Smoodin discusses the complex relationship between Hollywood and the government, which essentially acts as a studio as it plays a increasing role in controlling film media during World War II. Smoodin points out the irony that in serving to assuage soldiers’ discontent with military life, the “Private Snafu” series also reinforced how much discontent permeated the military. By presenting a negative example of how not to act, these films were effectively both modeling and providing resistance against military authority.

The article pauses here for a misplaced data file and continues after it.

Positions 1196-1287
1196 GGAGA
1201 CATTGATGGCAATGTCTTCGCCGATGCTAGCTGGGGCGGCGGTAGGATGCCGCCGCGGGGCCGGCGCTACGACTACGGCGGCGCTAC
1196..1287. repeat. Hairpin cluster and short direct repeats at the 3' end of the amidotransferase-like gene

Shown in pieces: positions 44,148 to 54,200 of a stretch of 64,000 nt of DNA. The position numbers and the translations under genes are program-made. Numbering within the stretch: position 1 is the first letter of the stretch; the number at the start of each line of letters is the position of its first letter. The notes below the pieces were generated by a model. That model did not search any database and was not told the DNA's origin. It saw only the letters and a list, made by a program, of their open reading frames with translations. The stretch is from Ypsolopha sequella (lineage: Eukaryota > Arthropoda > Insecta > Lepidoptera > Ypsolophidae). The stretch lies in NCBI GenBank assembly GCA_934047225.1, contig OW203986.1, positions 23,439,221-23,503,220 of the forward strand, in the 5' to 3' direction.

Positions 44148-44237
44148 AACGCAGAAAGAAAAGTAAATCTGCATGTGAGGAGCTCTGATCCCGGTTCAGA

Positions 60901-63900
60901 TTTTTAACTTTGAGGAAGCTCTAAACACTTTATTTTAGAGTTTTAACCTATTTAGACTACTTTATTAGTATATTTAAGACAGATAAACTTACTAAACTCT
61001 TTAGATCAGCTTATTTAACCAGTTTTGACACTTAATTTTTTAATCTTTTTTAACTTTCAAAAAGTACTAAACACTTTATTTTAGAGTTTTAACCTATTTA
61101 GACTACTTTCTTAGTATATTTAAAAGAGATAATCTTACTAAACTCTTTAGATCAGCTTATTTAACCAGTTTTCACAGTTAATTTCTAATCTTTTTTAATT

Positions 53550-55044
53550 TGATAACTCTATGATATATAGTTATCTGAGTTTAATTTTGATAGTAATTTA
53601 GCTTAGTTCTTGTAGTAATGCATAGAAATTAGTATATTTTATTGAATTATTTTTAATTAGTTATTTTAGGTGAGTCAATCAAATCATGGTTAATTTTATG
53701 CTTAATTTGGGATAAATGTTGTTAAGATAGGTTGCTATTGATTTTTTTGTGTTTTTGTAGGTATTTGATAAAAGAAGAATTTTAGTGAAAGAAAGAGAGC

Smoodin’s argument resolves the fact that the “Private Snafu” series both illuminated and worked to address contradictions within military life. In fact, the seeming irony does not undermine the ideological purpose and inherent success of these films to serve the needs of the government in maintaining morale in the military because they represented the reconciliation between the individual and the group in social psychology. The relevance of psychology and one’s awareness as an “everyman” soldier vis-à-vis the greater goals of the group (and the nation) meant that the “Private Snafu” series provides more positive answers to address soldiers’ concerns than exposes negativity about these concerns.